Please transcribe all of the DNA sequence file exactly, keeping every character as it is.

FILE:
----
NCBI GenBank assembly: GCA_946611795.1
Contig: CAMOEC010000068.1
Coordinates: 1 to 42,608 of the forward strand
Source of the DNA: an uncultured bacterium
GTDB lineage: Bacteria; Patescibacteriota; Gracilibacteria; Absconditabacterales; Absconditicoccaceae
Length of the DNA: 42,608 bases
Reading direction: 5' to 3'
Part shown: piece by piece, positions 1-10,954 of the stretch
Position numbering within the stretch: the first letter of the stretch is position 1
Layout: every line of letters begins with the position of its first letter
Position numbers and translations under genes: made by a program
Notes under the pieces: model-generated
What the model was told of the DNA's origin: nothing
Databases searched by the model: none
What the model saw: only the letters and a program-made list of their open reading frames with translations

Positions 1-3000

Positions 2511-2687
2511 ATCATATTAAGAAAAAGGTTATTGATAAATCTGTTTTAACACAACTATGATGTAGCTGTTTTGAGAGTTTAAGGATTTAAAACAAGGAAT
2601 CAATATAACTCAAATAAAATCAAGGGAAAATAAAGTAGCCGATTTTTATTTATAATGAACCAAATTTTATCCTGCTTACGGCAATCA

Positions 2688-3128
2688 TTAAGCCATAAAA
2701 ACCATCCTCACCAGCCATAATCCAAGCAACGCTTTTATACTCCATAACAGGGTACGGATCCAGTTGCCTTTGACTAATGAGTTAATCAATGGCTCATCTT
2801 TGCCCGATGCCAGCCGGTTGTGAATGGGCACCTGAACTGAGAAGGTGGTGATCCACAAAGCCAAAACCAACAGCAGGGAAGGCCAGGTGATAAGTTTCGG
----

NCBI GenBank assembly: GCA_946611795.1
Contig: CAMOEC010000068.1
Coordinates: 1 to 42,608 of the forward strand
Source of the DNA: an uncultured bacterium
GTDB lineage: Bacteria; Patescibacteriota; Gracilibacteria; Absconditabacterales; Absconditicoccaceae
Length of the DNA: 42,608 bases
Reading direction: 5' to 3'
Part shown: piece by piece, positions 1-10,954 of the stretch
Position numbering within the stretch: the first letter of the stretch is position 1
Layout: every line of letters begins with the position of its first letter
Position numbers and translations under genes: made by a program
Notes under the pieces: model-generated
What the model was told of the DNA's origin: nothing
Databases searched by the model: none
What the model saw: only the letters and a program-made list of their open reading frames with translations

Positions 1-3000

Positions 2511-2687
2511 ATCATATTAAGAAAAAGGTTATTGATAAATCTGTTTTAACACAACTATGATGTAGCTGTTTTGAGAGTTTAAGGATTTAAAACAAGGAAT
2601 CAATATAACTCAAATAAAATCAAGGGAAAATAAAGTAGCCGATTTTTATTTATAATGAACCAAATTTTATCCTGCTTACGGCAATCA

Positions 2688-3128
2688 TTAAGCCATAAAA
2701 ACCATCCTCACCAGCCATAATCCAAGCAACGCTTTTATACTCCATAACAGGGTACGGATCCAGTTGCCTTTGACTAATGAGTTAATCAATGGCTCATCTT
2801 TGCCCGATGCCAGCCGGTTGTGAATGGGCACCTGAACTGAGAAGGTGGTGATCCACAAAGCCAAAACCAACAGCAGGGAAGGCCAGGTGATAAGTTTCGG